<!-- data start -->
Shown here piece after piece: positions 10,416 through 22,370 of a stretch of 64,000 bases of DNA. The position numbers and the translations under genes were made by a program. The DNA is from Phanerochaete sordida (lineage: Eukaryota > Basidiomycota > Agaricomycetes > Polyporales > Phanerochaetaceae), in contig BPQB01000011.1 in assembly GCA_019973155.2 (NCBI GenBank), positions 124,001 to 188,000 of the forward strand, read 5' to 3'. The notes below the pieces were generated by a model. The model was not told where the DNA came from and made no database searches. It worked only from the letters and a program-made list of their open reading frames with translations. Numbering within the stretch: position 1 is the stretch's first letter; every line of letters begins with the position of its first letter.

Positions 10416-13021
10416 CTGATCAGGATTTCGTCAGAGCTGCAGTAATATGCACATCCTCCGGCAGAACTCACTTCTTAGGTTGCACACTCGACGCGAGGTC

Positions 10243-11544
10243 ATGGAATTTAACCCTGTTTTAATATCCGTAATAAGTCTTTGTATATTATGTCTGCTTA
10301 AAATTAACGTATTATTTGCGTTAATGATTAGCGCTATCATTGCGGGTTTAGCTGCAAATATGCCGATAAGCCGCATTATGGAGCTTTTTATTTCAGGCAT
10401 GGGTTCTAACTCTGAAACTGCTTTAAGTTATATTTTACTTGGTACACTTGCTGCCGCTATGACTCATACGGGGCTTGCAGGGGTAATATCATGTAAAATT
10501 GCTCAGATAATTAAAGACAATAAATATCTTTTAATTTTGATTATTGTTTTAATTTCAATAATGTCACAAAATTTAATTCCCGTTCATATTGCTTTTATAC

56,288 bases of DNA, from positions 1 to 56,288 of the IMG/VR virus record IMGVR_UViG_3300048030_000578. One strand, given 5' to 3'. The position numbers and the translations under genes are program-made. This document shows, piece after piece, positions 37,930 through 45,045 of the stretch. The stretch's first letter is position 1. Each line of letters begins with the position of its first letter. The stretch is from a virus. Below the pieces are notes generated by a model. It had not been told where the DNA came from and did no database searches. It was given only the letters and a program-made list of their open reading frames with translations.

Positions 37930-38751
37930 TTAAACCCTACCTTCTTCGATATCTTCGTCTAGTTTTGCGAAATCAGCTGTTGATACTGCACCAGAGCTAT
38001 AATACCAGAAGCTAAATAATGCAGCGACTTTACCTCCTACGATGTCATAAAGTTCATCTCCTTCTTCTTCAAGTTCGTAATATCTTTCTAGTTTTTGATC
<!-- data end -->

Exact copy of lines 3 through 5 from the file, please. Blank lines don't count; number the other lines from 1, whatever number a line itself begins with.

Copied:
10416 CTGATCAGGATTTCGTCAGAGCTGCAGTAATATGCACATCCTCCGGCAGAACTCACTTCTTAGGTTGCACACTCGACGCGAGGTC

Positions 10243-11544
10243 ATGGAATTTAACCCTGTTTTAATATCCGTAATAAGTCTTTGTATATTATGTCTGCTTA